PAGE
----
Photo Friday: Ciao Cranbrook!

Italian workers at Cranbrook

Italian laborers at Cranbrook, ca 1906/Cranbrook Archives

For many Americans, Labor Day’s most popular meaning is a “last hurrah to summer,” but its national significance is much greater than that. In 1894, Grover Cleveland designated the first Monday in September as a national holiday paying tribute to the contributions and achievements of the working force in America. The Italian laborers pictured here arrived at Cranbrook in 1905. Hired by George Booth, men with the last names of Angelosanto, DiPonio, Roselli, Soave, and Vettraino built roads and stone walls, dug ponds, contoured the land, planted, and cared for the property. In 1955 the Cranbrook Foundation Board of Trustees dedicated a plaza north of the Brookside School in appreciation of groundskeeper Michael Vettraino’s 50 years of service to the Cranbrook community. In his speech at the “Piazza Vettraino” dedication, Henry S. Booth said, “We acknowledge a debt to his native Italy, his affection for the world of growing things, his quest for beauty, his tireless hands and feet, and the part he has played as one of the many founders of Cranbrook today.”

Click here to listen to a clip from our oral history collection of Dominick Vettraino speaking about the work the Italians did on the grounds of Cranbrook.

Gina Tecos, Archivist

George Booth and Palermo: the Paschal Candelabrum

Christ Church Cranbrook Candelabra

Stone carvers at the Chiurazzi Foundry, 1929. Cranbrook Archives.

Even though Christ Church Cranbrook has not officially been a part of the Cranbrook Educational Community since 1973, our staff is often asked to give presentations or tours relevant to the church and the objects that George Booth purchased to adorn it. Gothic in architecture, and a showplace for the Arts and Crafts movement, Christ Church Cranbrook also features objects from the 12th century. One of these is a reproduction of the original Paschal Candelabrum located within the Cappella Palatina (1130-1140) in the Palazzo dei Normanni (Palace of the Normans) in Palermo, Sicily.

It appears as if Booth first became aware of the medieval sculpture in Sicily through his son, Henry, who traveled on a European trip in 1922 with his close friend, Bob Swanson. Henry wrote several letters home to his father describing his visits to Monreale and Palermo, and the artistic and architectural wonders he saw there. Records in the Cranbrook Archives show that in 1929, George and Ellen Booth traveled to Italy where they made several purchases, including a faithful reproduction of the candelabrum. George and Ellen discussed where to place the candelabrum in the church and George wrote Henry: “Now as for use–I thought if at the chancel we could establish a custom of lighting the big candle for weddings or at Easter and Christmas and if in the Narthex when a baptism was to occur. There is plenty of time to think it over as I have yet to place the order and they estimate it will take one year to complete.” The candelabrum was installed in the Christ Church Cranbrook Narthex in March 1931.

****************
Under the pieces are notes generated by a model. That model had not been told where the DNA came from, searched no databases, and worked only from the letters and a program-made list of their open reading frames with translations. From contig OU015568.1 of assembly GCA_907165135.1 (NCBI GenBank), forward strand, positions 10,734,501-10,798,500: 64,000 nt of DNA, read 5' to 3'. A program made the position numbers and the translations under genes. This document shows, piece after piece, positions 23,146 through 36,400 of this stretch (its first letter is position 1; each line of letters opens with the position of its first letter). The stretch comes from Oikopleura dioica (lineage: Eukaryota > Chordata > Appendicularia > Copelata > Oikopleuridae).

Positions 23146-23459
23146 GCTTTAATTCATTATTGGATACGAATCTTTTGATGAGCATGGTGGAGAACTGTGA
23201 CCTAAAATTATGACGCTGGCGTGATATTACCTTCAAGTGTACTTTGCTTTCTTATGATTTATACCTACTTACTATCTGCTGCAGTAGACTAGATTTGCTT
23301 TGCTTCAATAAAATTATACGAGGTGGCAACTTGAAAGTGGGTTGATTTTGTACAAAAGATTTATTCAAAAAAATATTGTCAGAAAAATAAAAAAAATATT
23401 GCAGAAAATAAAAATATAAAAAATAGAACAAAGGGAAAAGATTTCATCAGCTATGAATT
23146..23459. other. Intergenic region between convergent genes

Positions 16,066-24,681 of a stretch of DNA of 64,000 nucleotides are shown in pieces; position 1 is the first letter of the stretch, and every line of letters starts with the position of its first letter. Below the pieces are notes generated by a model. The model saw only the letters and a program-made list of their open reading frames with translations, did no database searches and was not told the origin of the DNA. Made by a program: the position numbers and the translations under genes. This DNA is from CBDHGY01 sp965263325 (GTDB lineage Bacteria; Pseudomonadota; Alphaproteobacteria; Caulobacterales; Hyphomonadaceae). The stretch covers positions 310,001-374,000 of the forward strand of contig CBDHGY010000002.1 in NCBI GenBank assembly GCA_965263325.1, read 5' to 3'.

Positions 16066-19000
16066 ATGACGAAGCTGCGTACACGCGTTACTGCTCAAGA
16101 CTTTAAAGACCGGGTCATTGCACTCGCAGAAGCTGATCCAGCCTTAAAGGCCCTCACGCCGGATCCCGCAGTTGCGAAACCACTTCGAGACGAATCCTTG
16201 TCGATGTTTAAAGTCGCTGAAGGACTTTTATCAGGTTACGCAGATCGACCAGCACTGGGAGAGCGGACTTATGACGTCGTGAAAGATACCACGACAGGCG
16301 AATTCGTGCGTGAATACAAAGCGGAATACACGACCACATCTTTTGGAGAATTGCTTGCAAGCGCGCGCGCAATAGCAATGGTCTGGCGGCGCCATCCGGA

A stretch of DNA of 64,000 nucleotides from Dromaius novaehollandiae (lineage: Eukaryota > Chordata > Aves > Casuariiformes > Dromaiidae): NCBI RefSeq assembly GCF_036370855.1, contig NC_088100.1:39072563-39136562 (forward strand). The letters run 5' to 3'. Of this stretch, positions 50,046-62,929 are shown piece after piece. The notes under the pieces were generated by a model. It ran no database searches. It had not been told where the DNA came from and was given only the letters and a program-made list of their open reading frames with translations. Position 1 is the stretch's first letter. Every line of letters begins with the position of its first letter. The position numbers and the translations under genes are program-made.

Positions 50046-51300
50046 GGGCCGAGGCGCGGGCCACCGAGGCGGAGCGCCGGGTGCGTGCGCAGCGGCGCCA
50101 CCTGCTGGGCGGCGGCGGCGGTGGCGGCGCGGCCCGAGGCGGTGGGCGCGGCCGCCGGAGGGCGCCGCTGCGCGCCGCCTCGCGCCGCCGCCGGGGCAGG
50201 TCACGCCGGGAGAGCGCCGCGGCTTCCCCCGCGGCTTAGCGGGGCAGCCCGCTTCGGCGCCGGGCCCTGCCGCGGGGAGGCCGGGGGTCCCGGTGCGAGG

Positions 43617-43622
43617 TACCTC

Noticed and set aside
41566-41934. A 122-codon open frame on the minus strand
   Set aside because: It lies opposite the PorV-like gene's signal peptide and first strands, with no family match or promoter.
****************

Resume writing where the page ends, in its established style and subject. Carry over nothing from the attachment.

All Roads Lead to Cranbrook: A Fellow Says Goodbye

I began writing this blog post weeks ago but had to set it aside—because I became too sentimental to continue, but also because I was pulled into a discussion about an issue around 19th century chairs, Eliel Saarinen, and Cranbrook House (the exact details escape me). This, to me, is the perfect encapsulation of what the last two years have been: a whirlwind of emotional investment, intellectual engagement, and a work pace that proceeds at a quick clip as projects emerge from questions as diverse as “is this sandbox at Brookside a historic one?” (the answer is, “no”) to “how did those Cranbrook School chairs get all the way out to California, and what do we do with them now?” (the answer is, “we don’t know” and “return them into circulation after ensuring their condition and documentation”).

As the first full-term, resident Collections Fellow at the Cranbrook Center for Collections and Research, I have worked with an amazing staff of individuals to field these questions and countless more (the less said about the discussion regarding spray-painted vandalism on the posterior of a sculpture on campus, the better). I have also had the chance to both figuratively and literally reach across the aisle to collaborate with the staff of Cranbrook Art Museum and Cranbrook Institute of Science, as well as the amazing volunteers at Cranbrook House. For two years I have watched the seasons turn from my desk in the lower level of the art museum. I have made a place for myself in CAM’s gleaming new Collections Wing as well as the less glamorous (but perhaps more curious and mysterious) storage spaces that fill attics and basements across Cranbrook’s sprawling campus. I have learned this storied site’s history, engaging with its past through three exhibitions and countless house tours, lectures, and public programming. And now, unfortunately, it is time for me to say goodbye.

Here I am hard at work in the Cranbrook House attic, cataloging and photographing historic costume. This job was always a surprise! May 2014.

Here I am hard at work in the Cranbrook House attic, cataloging and photographing historic costumes. This job is always a surprise! May 2014.

Continue reading

Blog at WordPress.com.

%d bloggers like this: